Disposable diapers have a significant environmental impact, starting with the numerous resources required for production. Nearly all disposable diapers contain plastic, namely polyester, polyethylene and polypropylene. In addition, they also contain wood pulp and/or cotton.

But even worse, a 2021 study stated that, “Unfortunately, disposable diaper manufacturers are reluctant to present their exact chemical composition, claiming that their trade secrets apply. However, several reports show that disposable diapers of well-known brands, “store” brands and “bio” brands may contain a number of toxic compounds.”

Even if made with recyclable or compostable materials, the stinky contents means disposable diapers go to the landfill where they will not biodegrade. And considering a single baby will probably go through between 5,000-6,000 disposable diapers before becoming potty trained, that’s a lot of waste. In fact, the EPA reports that in 2018, an estimated 4.1 million tons of disposable diapers ended up in landfills, 1.4% of total waste for that year.

Go Green: Reusable cloth diapers

Reusable cloth diapers generally have a lower environmental impact than single-use diapers. Cotton is resource intensive, but buying organic cotton helps to lessen this factor. The biggest ongoing impact from reusable diapers comes from the water and electricity used to launder them. Despite this, I think it is a good trade off compared to their fossil fuel-based, possibly chemical laden, and non-biodegradable counterparts.

These impacts can be lessened by adopting certain practices.

Amazon has lots of reusable cloth diaper choices, as does Etsy. Here are Babycenter’s favorite cloth diapers. Ask around for a local diaper service recommedation.

Plant-based disposable diapers

For various reasons, reusable diapers may not be the most feasible option for you. Eco-friendlier disposable diapers minimize plastic use and use responsibly harvested tree pulp for their fluff.

  • Dyper diapers – Certified USDA BioPreferred 55% Product, Certified OK Biobased certified by TÜV Austria, OEKO-TEX certified. These diapers contain FSC certified bamboo and are the most expensive of the disposable diapers at around $0.56 per diaper. However, they are the only company that offers recycling of their products, as described below. I have a friend who loves these diapers and the service they provide.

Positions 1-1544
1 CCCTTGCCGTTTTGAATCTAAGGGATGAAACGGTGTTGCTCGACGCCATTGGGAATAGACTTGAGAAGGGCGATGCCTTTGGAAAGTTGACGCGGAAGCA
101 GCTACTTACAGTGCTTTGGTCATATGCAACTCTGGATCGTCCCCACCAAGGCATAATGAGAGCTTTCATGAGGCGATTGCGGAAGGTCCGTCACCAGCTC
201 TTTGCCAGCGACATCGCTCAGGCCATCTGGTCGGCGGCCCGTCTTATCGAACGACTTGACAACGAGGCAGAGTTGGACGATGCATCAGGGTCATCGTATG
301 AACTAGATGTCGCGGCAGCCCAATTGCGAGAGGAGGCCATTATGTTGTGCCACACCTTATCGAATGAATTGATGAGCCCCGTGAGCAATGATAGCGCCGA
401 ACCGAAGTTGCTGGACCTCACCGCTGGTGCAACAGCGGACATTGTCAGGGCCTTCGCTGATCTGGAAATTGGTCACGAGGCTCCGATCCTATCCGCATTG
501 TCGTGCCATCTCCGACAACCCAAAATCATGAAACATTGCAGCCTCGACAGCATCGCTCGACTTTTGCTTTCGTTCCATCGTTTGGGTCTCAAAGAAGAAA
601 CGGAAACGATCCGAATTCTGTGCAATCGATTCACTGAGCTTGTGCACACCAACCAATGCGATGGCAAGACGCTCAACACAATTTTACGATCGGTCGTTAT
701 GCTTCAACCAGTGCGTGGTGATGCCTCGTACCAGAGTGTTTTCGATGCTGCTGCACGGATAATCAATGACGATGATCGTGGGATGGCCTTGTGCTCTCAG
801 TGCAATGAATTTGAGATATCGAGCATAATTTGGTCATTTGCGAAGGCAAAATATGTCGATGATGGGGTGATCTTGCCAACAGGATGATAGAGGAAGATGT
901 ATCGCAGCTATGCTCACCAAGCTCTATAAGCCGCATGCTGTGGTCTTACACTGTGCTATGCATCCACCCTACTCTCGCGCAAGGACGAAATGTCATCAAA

The following diapers are comparably priced around $0.35 per diaper. (For reference, the very cheapest brands I found online were around $0.17 per diaper.)

  • Honest Company Clean Conscious Diapers – tree fiber harvested from FSC certified forests in North America; free of latex, fragrance, or parabens; cruelty-free. OEKO-TEX certified. Diaper boxes are made from 100% PCR post recycled consumer cardboard.
  • Eco by Naty Eco Diapers – contain 0% oil-based plastic, FSC certified wood pulp, TUV Austria OK Biobased certified, vegan, OEKO-TEX certified

Can disposable diapers be recycled?

They are not recyclable, with the exception of Dyper brand diapers. The company offers a curbside pickup program that operates in 20 cities across the country. For $20/pickup, their drivers come every other week and take soiled diapers and wipes for composting. Read about their unique process. If you don’t live in one of their pickup areas, you can purchase their return bundle to send the soiled items to them for processing.

Baby wipes

Go Green: Reusable baby wipes

Many of the baby wipes on the market are actually not made from plant-based material. Instead, they are usually composed of polyester or polypropylene, both fossil-fuel based non-biodegradable plastics.

Using a reusable cloth instead of single-use disposable baby wipes is the greenest choice, as well as the most economical. Simply use a damp washcloth as a reusable wipe, such as Burt’s Bees Baby 100% Organic Cotton washcloths, which are GOTS certified. Available on Amazon.